3 Common Issues with Conventional Reverse Osmosis

March 6, 2019
Flow reversal reverse osmosis (FR-RO) tech

Reverse osmosis (RO) is a common filtration system choice for water utilities across the country, and with good reason—RO is highly effective at removing solids and contaminants like salts, heavy metals and chemicals from drinking water. The technology invented in the 1950s has become popular for uses ranging from purifying household drinking water to processing highly saline seawater.

But conventional reverse osmosis processes are not without their shortcomings, and new innovations are leading to more efficient and effective RO systems. For water utilities that want to filtrate water thoroughly and with as little waste as possible, it’s important to know the benefits and drawbacks of different systems. Here are some common problems that come with traditional RO systems, and how new RO systems are remedying those issues.

1. They waste a lot of water
One major issue with conventional reverse osmosis systems is the fact that they can take a lot of water to operate, wasting more water than necessary during the filtration process. According to a post from the Alliance for Water Efficiency, RO systems can waste up to 20 gallons of water per each gallon of filtered water produced. In a time when water is an increasingly important resource to keep clean and conserve, it’s important that utilities waste as little water as possible and process it efficiently.

RO systems by nature produce wastewater that’s often corrosive and brackish, but industry innovations are paving the way for new membrane technologies that can withstand harsher water conditions. Additionally, RO systems now have the capability to process brackish water through higher pressure and proper pre-treatment.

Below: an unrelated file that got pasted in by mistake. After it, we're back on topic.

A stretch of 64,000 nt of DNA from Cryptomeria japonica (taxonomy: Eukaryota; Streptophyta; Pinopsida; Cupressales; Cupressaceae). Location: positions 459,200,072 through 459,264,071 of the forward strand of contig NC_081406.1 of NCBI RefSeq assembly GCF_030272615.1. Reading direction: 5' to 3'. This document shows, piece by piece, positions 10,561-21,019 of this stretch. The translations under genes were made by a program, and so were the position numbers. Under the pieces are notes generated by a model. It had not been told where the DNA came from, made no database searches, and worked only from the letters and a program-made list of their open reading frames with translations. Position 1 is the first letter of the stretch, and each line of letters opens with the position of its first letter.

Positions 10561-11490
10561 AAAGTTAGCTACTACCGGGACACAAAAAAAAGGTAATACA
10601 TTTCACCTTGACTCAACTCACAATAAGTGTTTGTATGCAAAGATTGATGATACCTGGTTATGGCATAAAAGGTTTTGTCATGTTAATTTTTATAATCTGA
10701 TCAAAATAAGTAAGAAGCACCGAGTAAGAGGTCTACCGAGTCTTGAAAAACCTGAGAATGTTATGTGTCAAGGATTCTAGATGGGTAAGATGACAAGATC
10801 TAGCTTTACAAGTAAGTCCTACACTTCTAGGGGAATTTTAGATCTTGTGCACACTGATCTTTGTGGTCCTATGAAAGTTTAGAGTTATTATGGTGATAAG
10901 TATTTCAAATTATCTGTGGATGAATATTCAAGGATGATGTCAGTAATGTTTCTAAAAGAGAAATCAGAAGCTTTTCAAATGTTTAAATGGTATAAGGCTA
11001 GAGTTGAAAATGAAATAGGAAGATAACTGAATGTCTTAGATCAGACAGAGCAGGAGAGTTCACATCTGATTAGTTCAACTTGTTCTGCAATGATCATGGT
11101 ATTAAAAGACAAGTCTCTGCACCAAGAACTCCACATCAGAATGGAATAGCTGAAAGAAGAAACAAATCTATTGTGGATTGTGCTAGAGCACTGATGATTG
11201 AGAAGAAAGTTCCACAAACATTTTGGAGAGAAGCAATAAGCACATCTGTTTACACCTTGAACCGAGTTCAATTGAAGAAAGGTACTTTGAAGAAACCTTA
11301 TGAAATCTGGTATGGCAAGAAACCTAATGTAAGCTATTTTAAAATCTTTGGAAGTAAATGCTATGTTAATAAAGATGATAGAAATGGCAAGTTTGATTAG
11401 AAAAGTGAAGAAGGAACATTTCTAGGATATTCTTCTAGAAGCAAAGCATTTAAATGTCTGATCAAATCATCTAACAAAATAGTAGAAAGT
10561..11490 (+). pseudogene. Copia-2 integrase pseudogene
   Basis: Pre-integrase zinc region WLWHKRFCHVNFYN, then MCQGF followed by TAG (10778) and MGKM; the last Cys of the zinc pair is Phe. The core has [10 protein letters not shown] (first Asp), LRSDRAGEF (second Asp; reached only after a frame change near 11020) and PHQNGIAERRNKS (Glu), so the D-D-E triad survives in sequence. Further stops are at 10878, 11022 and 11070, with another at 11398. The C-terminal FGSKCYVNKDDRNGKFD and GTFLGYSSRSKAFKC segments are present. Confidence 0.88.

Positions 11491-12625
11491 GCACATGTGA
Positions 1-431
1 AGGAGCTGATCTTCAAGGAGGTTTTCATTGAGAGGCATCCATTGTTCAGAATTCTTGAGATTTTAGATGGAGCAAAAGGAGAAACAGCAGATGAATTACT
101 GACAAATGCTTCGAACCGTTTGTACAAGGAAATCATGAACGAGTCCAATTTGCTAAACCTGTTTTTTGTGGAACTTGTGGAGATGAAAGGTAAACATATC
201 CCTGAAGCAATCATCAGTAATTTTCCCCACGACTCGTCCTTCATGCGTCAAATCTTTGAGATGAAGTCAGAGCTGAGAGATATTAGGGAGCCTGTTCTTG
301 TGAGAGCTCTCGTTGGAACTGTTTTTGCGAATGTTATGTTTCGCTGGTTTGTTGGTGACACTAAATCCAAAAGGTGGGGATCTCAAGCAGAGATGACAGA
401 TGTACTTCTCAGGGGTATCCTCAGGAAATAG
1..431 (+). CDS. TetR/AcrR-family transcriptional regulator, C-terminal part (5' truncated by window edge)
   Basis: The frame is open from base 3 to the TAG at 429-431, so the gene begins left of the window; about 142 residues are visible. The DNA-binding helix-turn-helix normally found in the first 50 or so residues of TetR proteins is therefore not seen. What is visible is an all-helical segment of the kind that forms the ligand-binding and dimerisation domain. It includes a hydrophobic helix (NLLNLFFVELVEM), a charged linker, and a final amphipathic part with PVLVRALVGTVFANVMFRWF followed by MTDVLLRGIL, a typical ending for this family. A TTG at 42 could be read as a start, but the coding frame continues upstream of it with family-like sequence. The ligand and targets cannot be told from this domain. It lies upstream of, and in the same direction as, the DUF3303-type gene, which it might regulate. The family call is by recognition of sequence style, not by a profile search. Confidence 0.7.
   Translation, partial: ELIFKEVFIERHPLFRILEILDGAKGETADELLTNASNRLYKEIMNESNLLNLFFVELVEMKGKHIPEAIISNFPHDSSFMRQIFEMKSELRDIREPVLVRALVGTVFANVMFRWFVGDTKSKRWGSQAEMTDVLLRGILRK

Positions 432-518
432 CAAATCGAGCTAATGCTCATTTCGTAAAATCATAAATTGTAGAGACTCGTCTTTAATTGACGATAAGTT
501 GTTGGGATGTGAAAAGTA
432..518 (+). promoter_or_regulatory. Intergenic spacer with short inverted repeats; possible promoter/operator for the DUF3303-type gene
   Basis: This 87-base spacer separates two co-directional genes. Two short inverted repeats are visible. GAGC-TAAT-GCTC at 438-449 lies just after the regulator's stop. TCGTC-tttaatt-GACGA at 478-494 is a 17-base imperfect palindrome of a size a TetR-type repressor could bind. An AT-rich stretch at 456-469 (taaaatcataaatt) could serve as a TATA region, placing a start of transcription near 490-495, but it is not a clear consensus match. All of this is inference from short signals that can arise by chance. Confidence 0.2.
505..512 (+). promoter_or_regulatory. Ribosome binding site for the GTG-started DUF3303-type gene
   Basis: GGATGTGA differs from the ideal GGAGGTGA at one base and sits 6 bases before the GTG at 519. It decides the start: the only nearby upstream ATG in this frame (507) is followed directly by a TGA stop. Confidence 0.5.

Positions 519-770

2. They can remove beneficial minerals
Some also take issue with the fact that since the reverse osmosis process is so effective at removing impurities, it can remove natural minerals that are actually healthy for human consumption like calcium and magnesium. However, others argue that water isn’t a significant source of minerals anyway when compared to food and supplements.

3. Membranes get clogged easily
Another common issue with reverse osmosis systems is membrane fouling and scaling, which happens when materials build up on the membrane and slow down the flow of water. A plugged membrane limits recovery rates, increases the need for cleaning and reduces the life span of the membrane. If this isn’t addressed properly, operational costs increase and compromised equipment can result.

New Approaches

A newer technology (pictured), Flow Reversal RO (FR-RO) increases process recovery by 10 to 15 percent, reduces brine volumes required for disposal by up to 60 percent and reduces anti-scalant chemical consumption. As a low-waste solution, it nearly reaches zero liquid discharge, an important consideration from a regulatory and sustainability standpoint. For RO systems using this technology, this ultimately results in less waste and less overall energy use for an improved environmental impact and reduced operating costs.

For cities and utilities concerned with sustainability, investing in cost- and energy-efficient reverse osmosis systems that reduce waste and run smoothly is a big step in the right direction.

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